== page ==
Hard to believe, but it's that time of year where I usually wake up to cold weather and wonder if Santa made his visit to my home. I do miss the Wintery spirit of Christmas but I can't complain about my Christmas plans here either. What are Robin's Christmas plans for 2007 you may ask? What else, we'll be attending another Asado at our friend Kate's in Palermo. May your holidays be filled tummy satisfaction, laughs and good people as well. If you need to find Mike or I, we'll be near the platilla.

Prost, Salud, Cheers!

Thursday, December 20, 2007

Adaptation in the eyes of Ginger

Does your attitude and body language matter in another culture? I believe so. Since I first stepped off the airplane in Buenos Aires, I knew my Spanish was not up to par and immediately felt the un-comfort. The people of this country are very passionate and prideful for their country and the Spanish language. We'd be fooled to think that some of them want to speak a lick of English to us. Thus, our great adaptation is under way. My good friend Nick made a great comment on the first post about a law in Argentina. No public advertisement or billboard should contain the English language that literally translates to Spanish. Thanks for feeding the blog Nick. How ironic I came here to teach English. Not that I feel completely discriminated against but I have drawn some interesting looks down here, I've become quite accustomed to this new attention brought to myself. Some have migrated here to teach English before us and that is a threat to the prideful and faithful. To be honest, I don't see any shame in that. I've also met many citizens here who are 'abierto,' or open minded, that fully accept our presence and the English language.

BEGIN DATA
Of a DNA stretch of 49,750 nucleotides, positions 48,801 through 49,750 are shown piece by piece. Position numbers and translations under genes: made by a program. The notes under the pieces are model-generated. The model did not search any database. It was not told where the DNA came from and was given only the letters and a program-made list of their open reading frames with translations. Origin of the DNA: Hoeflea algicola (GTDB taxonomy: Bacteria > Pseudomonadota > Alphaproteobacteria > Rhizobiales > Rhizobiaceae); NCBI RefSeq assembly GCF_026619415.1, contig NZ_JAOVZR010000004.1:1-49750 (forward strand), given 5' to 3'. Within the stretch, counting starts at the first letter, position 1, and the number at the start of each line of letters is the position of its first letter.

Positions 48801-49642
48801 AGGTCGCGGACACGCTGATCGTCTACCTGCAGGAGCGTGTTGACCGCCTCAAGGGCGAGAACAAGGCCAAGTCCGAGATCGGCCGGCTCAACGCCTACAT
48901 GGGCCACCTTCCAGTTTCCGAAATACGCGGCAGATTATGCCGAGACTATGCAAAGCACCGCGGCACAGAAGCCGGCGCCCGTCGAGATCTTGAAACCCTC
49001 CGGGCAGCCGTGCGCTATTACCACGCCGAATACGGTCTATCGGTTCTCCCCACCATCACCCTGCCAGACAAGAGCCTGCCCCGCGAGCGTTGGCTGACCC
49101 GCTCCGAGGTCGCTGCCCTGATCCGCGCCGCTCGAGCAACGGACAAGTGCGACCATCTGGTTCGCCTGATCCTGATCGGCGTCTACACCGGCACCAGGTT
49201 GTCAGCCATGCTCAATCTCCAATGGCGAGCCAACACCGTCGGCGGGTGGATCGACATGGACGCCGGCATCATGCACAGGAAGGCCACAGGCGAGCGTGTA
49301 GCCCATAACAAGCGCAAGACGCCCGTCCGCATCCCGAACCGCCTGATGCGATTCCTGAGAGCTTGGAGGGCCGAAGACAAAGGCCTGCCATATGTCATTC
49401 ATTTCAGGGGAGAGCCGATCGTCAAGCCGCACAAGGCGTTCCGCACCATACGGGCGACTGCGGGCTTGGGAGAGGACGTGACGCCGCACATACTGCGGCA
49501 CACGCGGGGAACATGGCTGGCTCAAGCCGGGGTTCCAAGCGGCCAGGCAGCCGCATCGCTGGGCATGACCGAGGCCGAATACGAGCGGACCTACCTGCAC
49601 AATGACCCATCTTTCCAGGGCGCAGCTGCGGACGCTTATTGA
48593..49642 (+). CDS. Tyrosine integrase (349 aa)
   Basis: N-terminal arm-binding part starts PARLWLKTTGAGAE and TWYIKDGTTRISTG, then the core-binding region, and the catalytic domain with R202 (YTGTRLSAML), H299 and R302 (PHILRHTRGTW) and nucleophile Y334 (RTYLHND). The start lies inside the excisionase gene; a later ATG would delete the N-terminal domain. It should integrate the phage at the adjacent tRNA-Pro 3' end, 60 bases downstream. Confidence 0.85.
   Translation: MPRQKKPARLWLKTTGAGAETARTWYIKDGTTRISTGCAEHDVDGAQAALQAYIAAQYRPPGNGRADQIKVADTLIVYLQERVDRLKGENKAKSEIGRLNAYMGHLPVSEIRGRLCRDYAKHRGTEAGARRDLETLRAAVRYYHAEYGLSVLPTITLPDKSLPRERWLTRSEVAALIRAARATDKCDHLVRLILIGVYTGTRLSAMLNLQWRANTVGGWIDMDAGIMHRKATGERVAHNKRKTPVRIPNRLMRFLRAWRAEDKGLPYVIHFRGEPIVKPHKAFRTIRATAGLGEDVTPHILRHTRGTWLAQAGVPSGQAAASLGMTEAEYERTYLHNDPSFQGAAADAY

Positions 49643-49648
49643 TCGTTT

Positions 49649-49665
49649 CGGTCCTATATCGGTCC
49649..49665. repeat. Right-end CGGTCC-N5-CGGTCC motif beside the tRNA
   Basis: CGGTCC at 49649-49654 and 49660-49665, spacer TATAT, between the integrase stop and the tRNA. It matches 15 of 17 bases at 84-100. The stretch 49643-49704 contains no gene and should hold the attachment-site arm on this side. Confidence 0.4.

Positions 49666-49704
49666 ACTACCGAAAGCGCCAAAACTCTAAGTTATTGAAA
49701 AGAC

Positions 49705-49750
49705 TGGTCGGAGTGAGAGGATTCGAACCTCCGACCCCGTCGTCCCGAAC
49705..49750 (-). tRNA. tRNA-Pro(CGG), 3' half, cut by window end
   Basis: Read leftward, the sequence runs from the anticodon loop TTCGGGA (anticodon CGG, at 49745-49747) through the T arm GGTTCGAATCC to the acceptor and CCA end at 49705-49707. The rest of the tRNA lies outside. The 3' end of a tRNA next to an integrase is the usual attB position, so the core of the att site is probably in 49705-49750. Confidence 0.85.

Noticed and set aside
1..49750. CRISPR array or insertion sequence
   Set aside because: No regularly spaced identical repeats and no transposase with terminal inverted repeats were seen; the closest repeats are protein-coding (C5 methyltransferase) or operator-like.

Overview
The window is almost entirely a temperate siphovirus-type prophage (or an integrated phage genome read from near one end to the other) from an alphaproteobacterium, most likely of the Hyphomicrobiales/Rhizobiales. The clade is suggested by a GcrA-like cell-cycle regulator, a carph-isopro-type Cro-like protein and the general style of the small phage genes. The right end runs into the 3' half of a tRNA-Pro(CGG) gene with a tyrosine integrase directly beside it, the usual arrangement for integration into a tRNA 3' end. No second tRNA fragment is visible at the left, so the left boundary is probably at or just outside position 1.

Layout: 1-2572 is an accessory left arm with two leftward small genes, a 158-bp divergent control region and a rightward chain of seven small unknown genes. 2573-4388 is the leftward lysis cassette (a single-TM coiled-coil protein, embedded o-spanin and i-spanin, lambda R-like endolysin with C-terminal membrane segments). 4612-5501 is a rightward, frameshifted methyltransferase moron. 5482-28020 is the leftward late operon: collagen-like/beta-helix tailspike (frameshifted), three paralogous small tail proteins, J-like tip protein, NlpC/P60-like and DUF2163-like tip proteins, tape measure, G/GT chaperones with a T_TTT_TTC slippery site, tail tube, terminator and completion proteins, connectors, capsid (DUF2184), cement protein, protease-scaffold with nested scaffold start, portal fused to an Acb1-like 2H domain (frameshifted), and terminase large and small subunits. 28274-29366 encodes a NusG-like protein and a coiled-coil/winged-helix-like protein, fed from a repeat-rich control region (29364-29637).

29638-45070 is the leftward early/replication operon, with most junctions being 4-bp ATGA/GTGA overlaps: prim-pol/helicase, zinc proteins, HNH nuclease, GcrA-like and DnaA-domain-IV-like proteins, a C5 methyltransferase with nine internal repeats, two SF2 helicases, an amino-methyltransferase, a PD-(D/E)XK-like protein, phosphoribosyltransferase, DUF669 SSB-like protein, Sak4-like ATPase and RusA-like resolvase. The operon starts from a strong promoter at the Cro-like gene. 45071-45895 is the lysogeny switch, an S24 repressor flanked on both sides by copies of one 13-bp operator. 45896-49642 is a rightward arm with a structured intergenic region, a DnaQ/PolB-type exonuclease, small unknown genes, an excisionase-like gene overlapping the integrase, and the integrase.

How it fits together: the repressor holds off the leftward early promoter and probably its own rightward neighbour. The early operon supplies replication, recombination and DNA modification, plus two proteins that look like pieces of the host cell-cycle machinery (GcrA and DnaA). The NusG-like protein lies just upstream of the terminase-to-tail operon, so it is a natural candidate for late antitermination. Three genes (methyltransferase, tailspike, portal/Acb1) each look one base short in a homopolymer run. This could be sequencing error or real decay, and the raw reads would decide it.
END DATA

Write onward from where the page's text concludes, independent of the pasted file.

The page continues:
Argentina is very political and it shows everyday on the street where we currently reside, Callao Avenue. Once a day for the last eight days, we have heard the drums beating hard, the whistles, firecrackers, sirens and chants. Some are protests and the others are celebrations. It truly is a whole new society who is very passionate about its respective opinions on issues. I can't blame them for wanting to protect their native language from us outsiders providing education of the English language. I can't remember seeing many public signs or advertising in foreign languages that literally translated to English, well maybe Taco Bell. How must this English teacher adapt?

I just had an interview today with a sales company that pays US wages, which is a needle in a haystack here. How? Through the friend of a friend, the word 'networking' carries some weight to it after all. English teaching doesn't pick up until March anyways, and I've already met with several of the language institutes so my foot is in the door there. My number one objective of meeting more people will continue without question.